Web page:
In early 1948, a group of US Air Force officers was working on a secret research project in the California desert codenamed MX981.
The purpose of MX981 was to test how extreme gravitational forces from fast-moving fighter jets would impact the human body.
Aviation was still pretty new; in fact, the US Air Force had only been created about six months prior, and the Defense Department wanted to find out just how much physical punishment a fighter pilot would be able to handle.
Most people have never been in a fighter jet. But I can promise you from personal experience, the gravitational force can feel absolutely crushing to the body, even causing a pilot to pass out.
At the time, it was widely believed that the maximum limit on the human body was “18 G’s”, i.e. 18 times the force of gravity. And MX981 was tasked with finding out for sure.
So the researchers built a rail-mounted, rocket-propelled sled; the idea was to get the sled moving up to 200 miles per hour, then slam the brakes so hard that the sled would come to a halt in less than a second in order to simulate extreme flight (and crash) conditions.
They nicknamed their little contraption the “Gee Whiz”. And in early 1948 they started human trials.
The guinea pig was one of the researchers– a maverick scientist named John Paul Stapp. Stapp was able to subject himself to an astounding 35Gs, far past the theoretical limit.
And at that point another researcher, Captain Ed Murphy, was sent out to take an independent reading of the experiment.
It turns out that Murphy’s crew installed their sensors incorrectly, leading to erroneous readings… not to mention all the other mechanical failures that kept taking place.
The research team was breaking new ground; nothing they were doing had been tried before. The equipment they designed was custom-built, and things broke all the time.
Murphy was reportedly irritated about the constant failures, and at some point complained that ‘if there’s any way they can do it wrong, they will.’
Years later this observation morphed into what’s known as Murphy’s Law, often stated as “whatever can go wrong, will go wrong.”
In that context, Murphy’s Law may be the perfect summary of 2020. Riots and social unrest, political folly, Covid, brutal lockdowns, spiraling debts and deficits, etc.
Countless businesses have been closed, many forever. Even more are unemployed. And many countries are imposing fresh lockdowns after realizing that all of their measures and protections thus far haven’t done a damn bit of good because the virus is spiking once again.
At this rate it wouldn’t be unreasonable to expect an extraterrestrial invasion before the year is out.
One of the more irritating aspects of this situation is the lack of consistency. Everything changes so quickly.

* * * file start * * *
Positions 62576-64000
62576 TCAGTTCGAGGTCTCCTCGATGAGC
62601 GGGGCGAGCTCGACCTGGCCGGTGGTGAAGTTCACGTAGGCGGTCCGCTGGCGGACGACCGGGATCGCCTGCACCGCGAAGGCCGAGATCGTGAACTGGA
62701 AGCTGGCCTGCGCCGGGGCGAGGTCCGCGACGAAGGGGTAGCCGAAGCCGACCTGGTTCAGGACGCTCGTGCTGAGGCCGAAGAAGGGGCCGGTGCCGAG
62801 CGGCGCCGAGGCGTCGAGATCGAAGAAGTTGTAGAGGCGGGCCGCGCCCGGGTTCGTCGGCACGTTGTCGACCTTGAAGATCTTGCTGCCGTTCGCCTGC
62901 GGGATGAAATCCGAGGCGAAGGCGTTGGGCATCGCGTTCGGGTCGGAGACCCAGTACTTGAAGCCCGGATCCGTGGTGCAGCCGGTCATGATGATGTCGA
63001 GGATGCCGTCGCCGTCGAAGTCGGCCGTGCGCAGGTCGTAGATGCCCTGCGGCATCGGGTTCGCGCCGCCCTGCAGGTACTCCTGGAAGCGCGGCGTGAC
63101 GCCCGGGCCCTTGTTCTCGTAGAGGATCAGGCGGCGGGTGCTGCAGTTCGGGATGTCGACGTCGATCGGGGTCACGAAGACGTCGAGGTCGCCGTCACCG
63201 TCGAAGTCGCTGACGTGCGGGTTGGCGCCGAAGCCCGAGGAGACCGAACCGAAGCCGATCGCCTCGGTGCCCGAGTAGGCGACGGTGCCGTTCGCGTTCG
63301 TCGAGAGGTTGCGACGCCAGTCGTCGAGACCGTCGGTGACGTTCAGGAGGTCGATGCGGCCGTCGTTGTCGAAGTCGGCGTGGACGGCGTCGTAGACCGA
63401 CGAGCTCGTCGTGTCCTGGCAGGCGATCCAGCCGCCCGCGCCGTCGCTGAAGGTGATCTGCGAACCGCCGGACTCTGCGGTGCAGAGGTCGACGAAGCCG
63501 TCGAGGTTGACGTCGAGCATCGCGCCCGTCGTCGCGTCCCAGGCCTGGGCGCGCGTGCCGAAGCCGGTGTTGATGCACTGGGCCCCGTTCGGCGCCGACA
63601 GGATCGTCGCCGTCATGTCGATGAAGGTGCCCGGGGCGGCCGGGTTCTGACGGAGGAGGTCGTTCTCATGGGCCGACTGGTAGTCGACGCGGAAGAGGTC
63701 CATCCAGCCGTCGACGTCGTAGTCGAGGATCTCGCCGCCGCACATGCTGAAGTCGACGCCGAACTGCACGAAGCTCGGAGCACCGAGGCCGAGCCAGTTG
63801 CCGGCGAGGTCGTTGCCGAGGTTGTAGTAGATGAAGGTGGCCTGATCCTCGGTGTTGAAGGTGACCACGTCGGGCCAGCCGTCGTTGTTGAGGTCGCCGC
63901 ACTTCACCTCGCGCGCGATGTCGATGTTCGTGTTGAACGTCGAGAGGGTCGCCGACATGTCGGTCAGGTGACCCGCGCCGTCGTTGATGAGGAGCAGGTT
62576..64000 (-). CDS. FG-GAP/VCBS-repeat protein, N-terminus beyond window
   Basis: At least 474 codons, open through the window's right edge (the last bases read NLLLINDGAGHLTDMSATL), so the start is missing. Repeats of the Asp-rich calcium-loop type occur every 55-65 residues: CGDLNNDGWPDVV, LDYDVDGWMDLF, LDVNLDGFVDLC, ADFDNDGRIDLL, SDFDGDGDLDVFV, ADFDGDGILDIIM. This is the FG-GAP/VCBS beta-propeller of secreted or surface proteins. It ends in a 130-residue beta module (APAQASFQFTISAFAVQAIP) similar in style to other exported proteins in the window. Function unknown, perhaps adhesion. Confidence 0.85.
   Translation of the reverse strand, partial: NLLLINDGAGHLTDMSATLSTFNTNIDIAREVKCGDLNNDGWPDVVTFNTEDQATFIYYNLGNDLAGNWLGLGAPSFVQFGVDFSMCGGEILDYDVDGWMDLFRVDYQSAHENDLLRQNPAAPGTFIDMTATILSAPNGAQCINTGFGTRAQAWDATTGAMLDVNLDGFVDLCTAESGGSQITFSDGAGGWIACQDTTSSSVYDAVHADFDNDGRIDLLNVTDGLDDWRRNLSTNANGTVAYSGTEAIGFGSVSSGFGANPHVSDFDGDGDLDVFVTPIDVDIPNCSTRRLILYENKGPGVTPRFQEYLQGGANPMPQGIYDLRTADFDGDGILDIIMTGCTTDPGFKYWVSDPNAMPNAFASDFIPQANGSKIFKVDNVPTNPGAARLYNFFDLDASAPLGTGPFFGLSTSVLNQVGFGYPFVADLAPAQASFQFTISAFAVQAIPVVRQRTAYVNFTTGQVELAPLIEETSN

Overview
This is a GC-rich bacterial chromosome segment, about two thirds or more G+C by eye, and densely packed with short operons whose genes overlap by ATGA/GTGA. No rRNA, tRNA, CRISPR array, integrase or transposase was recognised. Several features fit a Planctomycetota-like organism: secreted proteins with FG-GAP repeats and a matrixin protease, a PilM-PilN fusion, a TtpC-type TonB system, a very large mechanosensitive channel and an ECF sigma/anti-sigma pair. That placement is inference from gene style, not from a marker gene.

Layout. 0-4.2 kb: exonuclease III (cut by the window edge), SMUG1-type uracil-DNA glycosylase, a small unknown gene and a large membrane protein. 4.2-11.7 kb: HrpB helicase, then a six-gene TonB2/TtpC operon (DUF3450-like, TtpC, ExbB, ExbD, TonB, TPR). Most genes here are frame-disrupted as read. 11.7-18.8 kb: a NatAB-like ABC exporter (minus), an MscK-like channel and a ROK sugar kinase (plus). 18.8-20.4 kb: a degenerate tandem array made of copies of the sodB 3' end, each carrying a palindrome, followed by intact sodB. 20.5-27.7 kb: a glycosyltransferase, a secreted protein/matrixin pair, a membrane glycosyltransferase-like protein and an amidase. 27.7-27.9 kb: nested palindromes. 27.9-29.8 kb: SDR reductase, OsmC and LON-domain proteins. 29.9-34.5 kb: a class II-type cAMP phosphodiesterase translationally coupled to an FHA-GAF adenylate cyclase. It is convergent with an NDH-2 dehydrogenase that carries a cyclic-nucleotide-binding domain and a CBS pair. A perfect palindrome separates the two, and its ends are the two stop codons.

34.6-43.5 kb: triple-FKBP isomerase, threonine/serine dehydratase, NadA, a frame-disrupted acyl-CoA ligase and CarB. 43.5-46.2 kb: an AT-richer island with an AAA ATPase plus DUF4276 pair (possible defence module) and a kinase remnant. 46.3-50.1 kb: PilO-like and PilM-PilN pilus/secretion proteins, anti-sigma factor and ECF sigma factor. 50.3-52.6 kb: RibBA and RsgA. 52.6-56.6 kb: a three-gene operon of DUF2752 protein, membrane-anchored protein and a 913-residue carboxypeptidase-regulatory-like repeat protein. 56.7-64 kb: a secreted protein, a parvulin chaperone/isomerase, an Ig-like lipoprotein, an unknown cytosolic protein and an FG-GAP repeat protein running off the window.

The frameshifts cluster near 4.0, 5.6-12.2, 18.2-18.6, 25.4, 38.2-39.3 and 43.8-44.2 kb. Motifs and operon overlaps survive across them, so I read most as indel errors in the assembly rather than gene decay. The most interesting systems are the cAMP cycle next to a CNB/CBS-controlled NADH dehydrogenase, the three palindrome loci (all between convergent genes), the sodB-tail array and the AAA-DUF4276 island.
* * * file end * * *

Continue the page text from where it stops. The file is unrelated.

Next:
Covid rules, for example, change constantly. Here in Puerto Rico where I live, the governor issues a new decree every week or two; the most recent included a total shutdown of the island’s 911 emergency call centers, though gyms were allowed to increase capacity from 25% to . . . 30%!
Travel rules change even more rapidly; our Sovereign Woman, Viktorija, has been traveling around Europe for the past few months, and her flights have been canceled more times than a Confederate monument.
Businesses are in a world of hurt. They’re one breath away from being shut down by the government.
And if they’re not shut down because of Covid, they’re at risk of being burned to the ground by peaceful protesters, or put out of business by the Twitter mob for not being woke enough.
Financial markets are no better off; many stock markets around the world are trading at dangerously high valuations, propped up solely by rumors and conjecture about more free money from the government.
It’s as if the health of the economy doesn’t matter. The fact that so many people are unemployed, or businesses closed down, doesn’t matter.
Over the past few months, markets have transformed into casinos, where investors are merely gamblers placing bets on whether politicians can agree on how much debt to pile onto future generations.
And speaking of politicians, there’s a whole tribe of card-carrying Marxists now, surging ahead in their respective polls and clamoring to take over their assemblies.
They’re threatening everything from higher taxes to confiscation of entire industries.
And it’s all happened so quickly. Murphy’s Law.
But as the story goes, there’s actually another interpretation of Murphy’s Law.
In 1948, after finally figuring out the proper results of their experiment, the MX981 research team held a press conference, and a reporter asked, “How is it that no one was severely injured during your tests”
John Stapp, the maverick who strapped himself into Gee Whiz, replied, “We do all of our work in consideration of Murphy’s Law. . .”
So you see, in Stapp’s view, the idea was to identify risks… figure out the things that could go wrong… and PLAN around them.
Murphy’s Law is often viewed through the lens of pessimism– everything’s bad, everything’s going to fail.
But Stapp’s view was totally different; it was grounded in optimism and rationality– we can achieve success by avoiding mistakes… by actually spending time thinking about what could go wrong and where the potential for loss and failure might be.
This is the very essence of a Plan B.
It requires foresight and flexibility. Things will change, and a good plan needs to be adaptable to what might go wrong.
But most of all, it requires the will to actually just sit down and do it. There is no substitute for execution. After all, your Plan B isn’t going to design itself.